A group of scientists from Geneva discovered a protein in spider venom that has anti-aging effects. Taking a protein molecule from the venom and applying it to the skin showed the protein blocked a specific nerve signal leading to instant muscle relaxation, which resulted in an immediate anti-wrinkle effect.
With similar properties to botulinum toxin or Botox—without the use of injections—the newly discovered protein can be used in creams to act on a receptor found at the skin surface.
Working Without Feeling “Under Pressure”
In 2008, Reto Stöcklin, entrepreneur and world-renowned expert in venoms, learned of a newly discovered spider, named Heteropoda davidbowie, in Malaysia.
With the support of research projects and another scientist’s doctoral studies, Stöcklin investigated the venom of the spider, which was found to be harmless to humans. Of the 136 toxins identified, HDB-243—named after Heteropoda davidbowie—was found promising for use in cosmetics.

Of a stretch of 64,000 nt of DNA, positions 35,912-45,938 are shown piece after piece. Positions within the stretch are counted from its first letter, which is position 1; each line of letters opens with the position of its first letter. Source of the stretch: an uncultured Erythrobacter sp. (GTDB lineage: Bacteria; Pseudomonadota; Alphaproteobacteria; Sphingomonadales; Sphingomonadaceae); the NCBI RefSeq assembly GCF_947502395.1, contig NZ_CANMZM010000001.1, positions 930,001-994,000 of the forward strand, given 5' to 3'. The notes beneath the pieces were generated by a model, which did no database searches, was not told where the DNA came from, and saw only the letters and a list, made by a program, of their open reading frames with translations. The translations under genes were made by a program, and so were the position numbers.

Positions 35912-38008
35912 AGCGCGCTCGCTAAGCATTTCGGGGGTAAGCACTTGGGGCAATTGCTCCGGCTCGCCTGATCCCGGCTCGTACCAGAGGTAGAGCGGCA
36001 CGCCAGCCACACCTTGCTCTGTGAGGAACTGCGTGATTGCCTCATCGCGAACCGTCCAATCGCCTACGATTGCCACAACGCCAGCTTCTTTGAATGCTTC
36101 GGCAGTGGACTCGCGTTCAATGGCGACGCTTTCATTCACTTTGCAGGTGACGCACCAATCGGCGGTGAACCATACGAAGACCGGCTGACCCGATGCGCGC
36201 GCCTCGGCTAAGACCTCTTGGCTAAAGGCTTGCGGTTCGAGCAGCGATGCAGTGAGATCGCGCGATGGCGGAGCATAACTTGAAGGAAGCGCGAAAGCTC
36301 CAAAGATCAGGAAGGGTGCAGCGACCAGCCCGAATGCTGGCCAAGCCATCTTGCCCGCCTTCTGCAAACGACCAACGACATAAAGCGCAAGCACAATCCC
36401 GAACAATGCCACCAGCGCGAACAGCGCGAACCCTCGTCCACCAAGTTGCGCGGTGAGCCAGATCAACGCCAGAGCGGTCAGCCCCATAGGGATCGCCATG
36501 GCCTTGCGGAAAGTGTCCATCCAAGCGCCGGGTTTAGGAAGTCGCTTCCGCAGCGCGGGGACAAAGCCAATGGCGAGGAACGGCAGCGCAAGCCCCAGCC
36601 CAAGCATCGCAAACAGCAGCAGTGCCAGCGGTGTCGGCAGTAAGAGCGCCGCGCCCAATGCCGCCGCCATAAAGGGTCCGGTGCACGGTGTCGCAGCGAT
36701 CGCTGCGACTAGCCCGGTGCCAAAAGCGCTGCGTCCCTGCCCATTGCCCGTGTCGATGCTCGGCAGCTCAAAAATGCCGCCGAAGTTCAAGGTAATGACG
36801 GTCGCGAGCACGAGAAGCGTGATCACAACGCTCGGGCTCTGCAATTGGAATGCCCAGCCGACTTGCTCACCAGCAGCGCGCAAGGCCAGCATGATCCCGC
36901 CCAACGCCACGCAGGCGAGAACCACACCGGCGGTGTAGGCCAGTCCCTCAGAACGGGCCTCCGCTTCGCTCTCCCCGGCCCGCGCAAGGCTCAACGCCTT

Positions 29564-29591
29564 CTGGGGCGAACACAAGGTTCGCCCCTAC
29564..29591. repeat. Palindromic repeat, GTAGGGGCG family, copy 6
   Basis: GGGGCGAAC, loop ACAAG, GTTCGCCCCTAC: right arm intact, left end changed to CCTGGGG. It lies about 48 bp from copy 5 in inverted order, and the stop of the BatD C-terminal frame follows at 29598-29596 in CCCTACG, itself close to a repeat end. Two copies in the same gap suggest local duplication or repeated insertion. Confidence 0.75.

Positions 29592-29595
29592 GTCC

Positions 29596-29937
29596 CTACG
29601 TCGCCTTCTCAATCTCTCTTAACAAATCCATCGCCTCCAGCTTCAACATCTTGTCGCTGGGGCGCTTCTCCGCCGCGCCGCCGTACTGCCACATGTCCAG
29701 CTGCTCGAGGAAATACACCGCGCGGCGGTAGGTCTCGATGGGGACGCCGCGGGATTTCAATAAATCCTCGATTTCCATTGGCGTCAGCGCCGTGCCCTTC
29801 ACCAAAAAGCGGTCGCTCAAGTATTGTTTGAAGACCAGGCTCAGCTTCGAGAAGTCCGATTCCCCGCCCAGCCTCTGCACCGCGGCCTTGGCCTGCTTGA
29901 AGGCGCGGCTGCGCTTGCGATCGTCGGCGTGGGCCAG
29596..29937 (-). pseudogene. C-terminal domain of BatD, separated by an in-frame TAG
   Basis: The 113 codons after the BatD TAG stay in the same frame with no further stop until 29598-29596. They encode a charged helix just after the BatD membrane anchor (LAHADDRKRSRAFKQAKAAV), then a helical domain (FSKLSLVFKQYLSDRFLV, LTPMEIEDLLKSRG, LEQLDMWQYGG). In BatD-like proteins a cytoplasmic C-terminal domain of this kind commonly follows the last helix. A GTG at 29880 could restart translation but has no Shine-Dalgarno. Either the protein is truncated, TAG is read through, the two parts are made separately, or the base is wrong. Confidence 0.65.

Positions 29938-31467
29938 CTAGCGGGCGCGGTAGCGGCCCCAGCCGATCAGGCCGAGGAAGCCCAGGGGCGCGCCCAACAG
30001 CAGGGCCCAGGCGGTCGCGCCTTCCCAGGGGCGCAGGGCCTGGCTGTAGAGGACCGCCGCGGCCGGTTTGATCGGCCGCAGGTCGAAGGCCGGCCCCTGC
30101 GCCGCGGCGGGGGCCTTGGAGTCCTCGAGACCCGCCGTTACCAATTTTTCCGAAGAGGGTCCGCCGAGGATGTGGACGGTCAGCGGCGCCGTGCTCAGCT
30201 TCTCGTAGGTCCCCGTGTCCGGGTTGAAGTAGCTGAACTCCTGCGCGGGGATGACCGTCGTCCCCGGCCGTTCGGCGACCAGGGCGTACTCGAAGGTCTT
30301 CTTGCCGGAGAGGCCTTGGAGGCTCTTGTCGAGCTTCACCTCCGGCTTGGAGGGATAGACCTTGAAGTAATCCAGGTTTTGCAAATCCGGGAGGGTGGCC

Investing in Venom
Originally founded by Stöcklin, Geneva-based biotech company Atheris SA has been specializing in animal venoms for more than 20 years. After this discovery, the company added on a cosmetic branch, Matoxine.
The company has a database of more than 50,000 molecules identified in venom and is recognized internationally for its collection of venoms. The company has also supported the launch of drugs to help:
Additionally, the company helped to develop three cosmetic ingredients.
Reaching for the Moon
The team has launched a crowdfunding campaign called “instant moonlight” on Indiegogo in hopes of raising $25,000 to develop a range of cosmetic products for men and women utilizing the HDB-243 peptide.
Other Intoxicating News
In related news, according to Popsugar, bee venom provides significant benefits for. A sheet mask product, Ladykin Ice Cold Mask With Bee Venom, was developed consisting of royal jelly extract and bee venom to hydrate, nourish and firm the skin. The moisture-packed sheet mask uses both ingredients to aid mature and dry skin types.
Clearly, consumers are obsessed with youth. So much that they go to 'toxic' lengths to preserve it. This could mean new and additional safety tests for product developers and potentially stricter regulations abroad.